Before the mayor’s hour-long speech, his wife, Chirlane McCray, noted that the road to justice had become “steeper and rockier” since Election Day, but stressed the need to move forward. “People like Susan B. Anthony, Sojourner Truth, Frederick Douglass, and millions of other freedom fighters never gave up, no matter how many times they got pushed back and knocked down,” said McCray.
De Blasio acknowledged the very real “sense of shock and sense of confusion” many in New York and beyond have felt in the past two weeks. But he reminded everyone that after the surprising elections of Richard Nixon in 1968, Ronald Reagan in 1980, and George W. Bush in 2000, the American people had regrouped and become stronger. “Who we are as New Yorkers, who we have been for generations, is something that doesn’t change because an election went a certain way,” he told the crowd.
De Blasio gave an overview of fears that hit close to home, like the concern that health care many just recently received through Obamacare could be taken away, that tax cuts for the wealthy could eliminate other things that some rely on, and that affordable housing programs are in jeopardy. He also spoke about displacement, whether caused by the economy or changing immigration law. Will the measures set forth to protect us from another economic crash be taken away? Who will be able to stay in the country? Whose families will be disbanded because some are citizens and some are not?
De Blasio noted that as of this morning, Hillary Clinton was winning the popular vote by over 1.5 million people– a reminder that “this has just begun.” He reminded New Yorkers that theirs was “the greatest city in the world” and told them “now we get another chance to show it” by standing with those who have been targeted and encouraging others across the nation to do the same.“To all Latinos who heard their culture denigrated, we stand by you,” he said. “To all the African Americans who have heard their history denied, we stand by you. To all the women who heard their rights being threatened, we stand by you. To all the Muslims who heard their faith belittled, we stand by you. To all those in the Jewish community who heard a resonance from history that gave them real fear and cause, we stand by you. To all those in the LGBT community who heard a message of taking us backward, we will never go backward, we stand by you. To all of you, we will protect you. This is your home.”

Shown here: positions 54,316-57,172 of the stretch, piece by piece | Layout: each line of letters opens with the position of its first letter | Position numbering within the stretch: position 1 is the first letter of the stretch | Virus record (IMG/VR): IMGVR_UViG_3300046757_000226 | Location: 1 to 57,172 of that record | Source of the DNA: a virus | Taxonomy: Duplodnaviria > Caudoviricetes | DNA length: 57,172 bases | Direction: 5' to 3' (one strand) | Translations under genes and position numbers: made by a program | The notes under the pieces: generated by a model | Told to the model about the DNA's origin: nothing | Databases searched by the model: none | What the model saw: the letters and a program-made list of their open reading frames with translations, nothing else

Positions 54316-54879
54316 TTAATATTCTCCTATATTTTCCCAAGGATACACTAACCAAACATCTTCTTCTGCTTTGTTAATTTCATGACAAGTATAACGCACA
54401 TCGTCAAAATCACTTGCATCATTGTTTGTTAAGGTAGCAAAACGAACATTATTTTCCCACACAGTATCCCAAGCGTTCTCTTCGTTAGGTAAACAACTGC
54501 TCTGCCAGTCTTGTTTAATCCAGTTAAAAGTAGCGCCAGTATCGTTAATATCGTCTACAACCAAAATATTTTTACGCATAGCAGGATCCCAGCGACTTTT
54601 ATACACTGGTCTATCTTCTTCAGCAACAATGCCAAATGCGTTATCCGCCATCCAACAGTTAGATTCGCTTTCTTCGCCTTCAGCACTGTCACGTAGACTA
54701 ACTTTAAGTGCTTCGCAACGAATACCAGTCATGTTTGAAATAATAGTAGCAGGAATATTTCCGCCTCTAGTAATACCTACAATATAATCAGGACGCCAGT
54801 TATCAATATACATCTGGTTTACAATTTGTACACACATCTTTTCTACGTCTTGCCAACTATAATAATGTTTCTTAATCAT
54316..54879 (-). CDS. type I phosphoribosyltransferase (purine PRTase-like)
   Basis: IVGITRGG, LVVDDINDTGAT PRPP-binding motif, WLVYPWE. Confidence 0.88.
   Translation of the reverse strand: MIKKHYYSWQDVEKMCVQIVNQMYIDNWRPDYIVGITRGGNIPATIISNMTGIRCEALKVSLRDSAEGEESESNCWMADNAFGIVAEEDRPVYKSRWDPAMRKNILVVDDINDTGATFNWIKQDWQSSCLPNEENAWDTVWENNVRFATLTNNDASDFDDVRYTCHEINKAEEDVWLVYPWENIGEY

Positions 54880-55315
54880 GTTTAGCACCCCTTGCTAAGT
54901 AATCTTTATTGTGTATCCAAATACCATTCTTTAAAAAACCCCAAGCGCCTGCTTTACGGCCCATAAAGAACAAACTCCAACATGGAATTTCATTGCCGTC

De Blasio has not been shy about his opposition to many of the claims made by Trump during his campaign. He met with the president-elect last week and discussed these concerns, including what forced deportations would mean for the city and the country, and discouraged him from enacting a nationwide stop-and-frisk policy. He wanted Trump to know how real these fears are for so many in the city and asked him to listen to the voices of the people, including those who do not agree with him. “My essential message to him was: Remember where you come from,” de Blasio said regarding their meeting.
Perhaps the most powerful and significant moment of the mayor’s speech today was his list of promises and his guarantee not to ignore the progress this city has made. “We will use all the tools at our disposal to stand up for our people. If all Muslims are required to register, we will take legal action to block it. If the federal government wants our police officers to tear immigrant families apart, we will refuse to do it. If the federal government tries to deport law-abiding New Yorkers who have no representation, we will step in, we will work and build on the work of the City Council to provide these New Yorkers with the lawyers they need to protect them and their families. If the Justice Department orders local police to resume stop and frisk, we will not comply. We won’t trade in neighborhood policing for racial profiling. If there are threats for federal funding for Planned Parenthood in New York City, we will ensure women receive the healthcare they need. If Jews or Muslims or members of the LGBT community or any community are victimized or attacked, we will find their attackers, we will arrest them, we will prosecute them.”
He urged New Yorkers that do not already have an NYC ID to get one, and promised to never turn the paperwork over to the federal government. He told everyone to sign up for the Affordable Care Act now, and to encourage friends and family to do the same. He asked that everyone register to vote and challenged everyone not just to pray, but to pray at a house of worship other than their own, in order to display solidarity. He called for folks to volunteer and go to nycservice.org. He asked for people to speak up when they witness bias and hatred and call 911 when they witness a crime of hatred or call 311 if they have information on acts of hatred and harassment.
The mayor concluded with a message he wants everyone with fear and anxiety to understand: “This election is not an end, it’s a beginning.”
Update, 7:30pm: City Council member Margaret Chin, who represents the Lower East Side and Chinatown, issued a statement praising de Blasio for “fighting for the rights of all New Yorkers – regardless of their color, religion, LGBTQ status or national origin.” She added: “In the coming days, my office will announce details of a community gathering in my Council District to give people the information they need and the opportunity to help mobilize for the long fight ahead.”